WHITE CITY (CARDIFF) GREYHOUND STADIUM SUMMARY
White City Stadium
LOCATED—————————————About one mile south west of the Millennium Stadium.
ORIGINAL SITE——————————-Reclaimed marshland.
DATE VENUE OPENED———————April 1928.
Meaning other sports may have taken place prior to the arrival of Greyhound Racing.
FIRST MEETING——————————April 7th 1928.
Greyhound Racing only.
LICENSED OR INDEPENDENT————NGRC.
All venues covered would have to be licensed with the government, licensed suggested in this section would refer to tracks operating under NGRC Rules.
INSIDE OR OUTSIDE HARE TYPE——–Possibly outside.
Please note that the Electric Hare suggested is only a guidance, and would have been in operation for a certain amount of time at this venue. Although it is not necessarily guaranteed that it was operational all the time, as other types of lure may have been used and updated as time progressed.
Please note that most racing venues distances had become varied throughout the years, the ones given above were at once point set and offers only a guidance to the track size.
Please note that alterations at most racing venues throughout its existence would see that the circumference of the track would vary, the one shown above offers only a guidance to the track size.
BIG RACE NAMES—————————-The Welsh Greyhound Derby from 1928-1936.
STADIUM SHARED WITH——————Speedway, Rugby League and Athletics.
Greyhound Racing only.
STADIUM CLOSURE DATE—————-1937 for Speedway.
Meaning other sports may have taken place after Greyhound Racing had ceased.
BUILT ON SITE——————————–The GKN Sports club tranformed it in to more sporting pitches but they got built over during the 1970’s with houses on Osbourne Square and surrounding streets.
In some cases, structure’s that originally covered the venue after the stadium had been demolished, may have been themselves demolished too, so the one described is more likely to be the one which now presently covers the site.
EVIDENCE LEFT TODAY——————–Nothing known of.
FURTHER COMMENTS———————The stadium had a crowd capacity of 70,000 and that three sides of the venue was covered.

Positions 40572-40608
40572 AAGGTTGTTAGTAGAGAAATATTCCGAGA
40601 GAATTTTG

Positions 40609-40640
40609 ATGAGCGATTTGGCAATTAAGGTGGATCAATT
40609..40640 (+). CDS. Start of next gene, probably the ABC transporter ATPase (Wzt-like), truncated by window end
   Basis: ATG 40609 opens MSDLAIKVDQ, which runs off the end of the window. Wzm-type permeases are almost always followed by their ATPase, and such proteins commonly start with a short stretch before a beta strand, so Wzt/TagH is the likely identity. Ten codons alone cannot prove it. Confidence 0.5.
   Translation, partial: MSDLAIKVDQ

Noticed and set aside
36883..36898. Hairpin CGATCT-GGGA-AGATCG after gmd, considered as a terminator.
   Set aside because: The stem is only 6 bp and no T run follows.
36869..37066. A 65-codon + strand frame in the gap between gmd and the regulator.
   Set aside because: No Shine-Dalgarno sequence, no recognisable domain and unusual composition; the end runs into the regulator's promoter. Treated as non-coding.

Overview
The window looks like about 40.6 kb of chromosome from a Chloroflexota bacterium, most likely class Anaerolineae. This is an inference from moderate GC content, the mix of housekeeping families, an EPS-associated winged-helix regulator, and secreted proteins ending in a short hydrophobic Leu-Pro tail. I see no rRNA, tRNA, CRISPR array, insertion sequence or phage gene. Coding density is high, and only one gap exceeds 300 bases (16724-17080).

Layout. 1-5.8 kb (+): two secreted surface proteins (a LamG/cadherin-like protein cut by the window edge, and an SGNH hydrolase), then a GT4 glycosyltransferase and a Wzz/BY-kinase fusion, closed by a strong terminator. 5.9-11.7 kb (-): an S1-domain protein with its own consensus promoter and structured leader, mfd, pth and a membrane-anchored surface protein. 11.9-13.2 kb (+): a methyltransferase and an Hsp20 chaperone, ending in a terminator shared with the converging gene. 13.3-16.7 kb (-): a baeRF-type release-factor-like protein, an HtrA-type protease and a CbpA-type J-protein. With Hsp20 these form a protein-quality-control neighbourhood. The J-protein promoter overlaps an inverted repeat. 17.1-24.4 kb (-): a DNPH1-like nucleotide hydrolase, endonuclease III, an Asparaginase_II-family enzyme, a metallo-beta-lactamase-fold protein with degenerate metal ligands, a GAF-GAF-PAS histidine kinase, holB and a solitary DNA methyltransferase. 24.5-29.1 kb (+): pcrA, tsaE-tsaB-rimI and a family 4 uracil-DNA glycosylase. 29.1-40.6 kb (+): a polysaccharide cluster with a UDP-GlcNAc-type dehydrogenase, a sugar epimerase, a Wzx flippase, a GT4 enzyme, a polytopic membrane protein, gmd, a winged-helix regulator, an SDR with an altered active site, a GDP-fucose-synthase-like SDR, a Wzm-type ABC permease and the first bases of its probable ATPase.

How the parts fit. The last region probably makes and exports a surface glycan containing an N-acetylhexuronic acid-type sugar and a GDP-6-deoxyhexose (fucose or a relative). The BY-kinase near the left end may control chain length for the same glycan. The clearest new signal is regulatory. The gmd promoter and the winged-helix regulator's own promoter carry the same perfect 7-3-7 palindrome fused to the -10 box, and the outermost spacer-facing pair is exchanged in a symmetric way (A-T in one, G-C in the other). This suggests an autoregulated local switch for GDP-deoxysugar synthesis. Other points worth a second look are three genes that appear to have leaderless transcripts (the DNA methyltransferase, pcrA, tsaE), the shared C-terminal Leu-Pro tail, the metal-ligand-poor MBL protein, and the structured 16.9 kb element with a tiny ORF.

The long gone Welsh White City Greyhound Stadium that was based in Cardiff, was located roughly one mile south west of the Millennium Stadium in a district known as Grangetown. It was during 1927 that the GRA purchased a section of reclaimed marshland, situated along the side of Sloper Road, with a view of promoting the new sport of Greyhound Racing in South Wales. The new stadium would be known as the Welsh White City, designed and constructed in a similar way to other White City stadiums that had been erected in various cities across the UK during that time. It was a fashionable venue with white painted walls, two large grandstands and enough standing room to accommodate 40,000 racegoers. Under the grandstands was six kennel blocks, with adequate room to house 180 greyhounds. It had up to date track lighting, bright enough to illuminate the 470 yards circumference grassed circuit. The GRA announced that all races would be run under rules similar to those of the NGRC, over a set distance of 525 yards, with the view of staging the Welsh Greyhound Derby annually during July. Its opening meeting came on the 7th of April 1928, but the Saturday evenings poor weather contributed to a below expected 9,000 crowd. Even the first event added to the disappointment, as the hurdle race was declared void due to all the greyhounds wanting to fight each other rather than race. But the following Easter Monday meeting proved more satisfying, with the much improved weather accounting for the impressive 25,000 crowd that had turned out to watch an uninterrupted evening. Yet within seven weeks of its opening, success at the White City had triggered off enthusiasts promoting the sport at the Cardiff Arms Park venue, who like the White City began attracting plenty of public interest. But it was the Sloper Road venue that had the upper hand by staging much classier events than its less elaborate neighbour, even the famous Mick the Miller raced there on more than one occasion, before taking the honours of winning the Welsh Derby in 1930. The Welsh White City hosted the first ever Rugby League match played in Wales, with the Welsh national side playing England on the 14th of November 1928, in front of a crowd of 15,000. Another sporting event which would feature at the venue was Dirt Track Speedway Racing, with its first meeting being staged on Boxing Day of 1928. The sport would run for the next two seasons, before returning once again for just one season in 1936. The second spell would see a considerable investment made by the stadiums owner on improvements for Speedway Racing, but the lack of interest from the public cost them dearly. Speedway did return once more in 1937 but for one final meeting only in July. But it was around the mid 1930’s that attendances at greyhound meetings began to dwindle too, one factor was that the Arms Park venue was attracting better attendances due its more city centre location. Sadly. The Welsh White City ran their last Welsh Derby during 1936, and by end of the year Greyhound Racing at ceased. The glamour of the Welsh White City had gone as the stadiums owners began to suffer losses, finding themselves having put the stadium up for sale. In 1937 the stadium was bought by the Guest, Keen and Nettlefolds Steel Company, who had been on the lookout for a venue to host their own social sports club for its workforce. The following year witnessed the total demolition of the stadium, before making way for a new sports ground, which included a pavilion for a newly laid cricket pitch, which also acted as football pitches during the winter, along with purpose built tennis courts and bowling greens. Today, the GKN sports venue no longer exists having been abandoned in 1962, and disappeared beneath new housing development in 1974. The site is now covered by streets surrounding Osbourne Square, leaving no evidence at all of any sporting venues.